Patricia St. James is late to our interview. She was caught in Los Angeles traffic after seeing a physical therapist. She has been having back problems from a car accident a few months back. It was a hit and run. Probably because of her age (she’s an elder), the guy assumed she was frail and sped off after slamming into her.
“Thank goodness I’m a psychic person,” she says in a whispery, childlike voice, one slow and determined, each word carefully chosen (it kind of reminds me of the psychic lady in Poltergeist, if that gives you a better idea). ”Because I found his car a week later.”
We get to talking. I want to know all about her past. In her seventies, she is the oldest person I’ve spoken to, and she trained herself prior to the New Age Movement that made this subject matter more palatable to the masses. Being raised in an extremely closed-minded and abusive family environment sent her on a path of seeking. She had been so severely punished for her “knowing” that by the time she was fifteen, she had investigated every known religion looking to understand her own abilities and find a home for herself. The “blind faith” of mainstream religions just didn’t work for her, so she abandoned them and went to the fringe instead. She says her God has answers; answers she found in metaphysics.
She’s known primarily as an astrologer,a successful one who has done plenty of TV and radio. She tells me astrology, tarot and numerology just confirm things she already knows intuitively. They’re just back-up.
She tells me with total certainty that we all have destiny paths, ones she can sense and also see in astrological charts, and that things are mostly fated. We have some latitude insofar as the choices we make. We can choose to be kind. We can choose to be conscientious. We can choose to have a good attitude, to have a nice day when we wake up in a bad mood. Day to day, we make plenty of decisions, but things like breast cancer, for instance, are points of fate. She says it has been written; most things have.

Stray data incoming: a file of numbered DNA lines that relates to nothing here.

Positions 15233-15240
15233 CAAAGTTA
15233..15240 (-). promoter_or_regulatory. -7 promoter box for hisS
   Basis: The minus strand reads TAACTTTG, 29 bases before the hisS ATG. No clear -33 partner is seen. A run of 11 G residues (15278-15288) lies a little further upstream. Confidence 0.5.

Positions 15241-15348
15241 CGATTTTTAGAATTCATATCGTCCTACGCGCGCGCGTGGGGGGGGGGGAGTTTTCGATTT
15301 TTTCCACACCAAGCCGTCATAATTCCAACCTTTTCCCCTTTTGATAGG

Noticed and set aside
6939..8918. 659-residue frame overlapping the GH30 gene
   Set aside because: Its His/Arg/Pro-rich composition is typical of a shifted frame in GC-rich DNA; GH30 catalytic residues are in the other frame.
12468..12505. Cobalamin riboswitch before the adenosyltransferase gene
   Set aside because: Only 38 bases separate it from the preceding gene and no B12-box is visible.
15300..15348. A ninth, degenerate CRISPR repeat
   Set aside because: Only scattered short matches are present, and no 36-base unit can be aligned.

Wait, I say, the guy ODing somewhere is following his life path?
Yes, she says, he is. She quotes the Stones: “Just as every cop is a criminal/Every sinner a saint.” Each person has within them the unlimited potential for both the wonderful and the base, the light and the dark, she says, and don’t ever forget that.
Later when I’m watching Boardwalk Empire, someone will question the conflicted and sociopathic Jimmy as to why he is the way he is, and he will reply, “I am what time and circumstance have made of me.” I will think to myself that the theme is repeating itself.
I ask her about young souls vs. old souls. Does she think people who walk criminal paths are younger souls? Her “no” is so intense and immediate that I feel terrible for asking the question. The life path a person is on has nothing to do with the maturity of their soul. An old soul is just as capable of being a drug addict or a criminal as a young one. On the other hand, she says many people walking around are like 3 year olds throwing constant tantrums. These younger souls cannot discern good from bad, and aren’t interested in seeking knowledge with regard to their destiny paths. Their lack of curiosity and willingness to accept things at face value is the true mark of young soul, not the outside issues that are beyond our scope.
Our life path is decided by a combination of factors, such as lessons we need to learn and karma. This is why we should have the utmost compassion for people walking very difficult roads. This is perhaps the most profound thing I take from Patricia, this sense that we are all capable of many things, that we are cogs in a machine, all with a purpose. Her take is that understanding what’s in store for us can help ease the pain of what we cannot control, and can lead us to make better decisions about the things we can.
This perspective makes it impossible to dismiss someone as a loser or a douche bag, to minimize their experiences, and instead forces us to examine the nuances and circumstances that have led to certain behaviors. We come into the world with a soul that has been informed by all of its lifetimes, and is further molded by experience in this life, but we can all be reduced and diminished by pain and struggle.
The rest of what she says falls in with what most of the psychics have told me: the other side is an amazing place. She has experienced tremendous love and kindness there. We have guides and angels. She, like Fahrusha, believes these are likely inter-dimensional beings. She also believes in soul mates, but says not everybody has one, and that if you meet them, you will know it. Again, she speaks of Earth as school; kindergarten, actually. When we die, we go to grade school, high school and so on. We experience love, peace, harmony. People who have been abused or abusive are loved until they again have the potential to be loving and generous. This is the resting period between lives. She believes in past lives because she does past life regressions and has come up with verifiable names and dates. She doesn’t hesitate. That, she knows is true.
Patricia St. James has filled me up with sadness and compassion about the human condition we are all managing. In her ethereal yet somehow edgy way, she has schooled me about judgment, and humbled me, too. Patricia has reminded me of the simple and apparent truth that we are all connected.
Patricia St. James can be contacted at patriciastjames.com.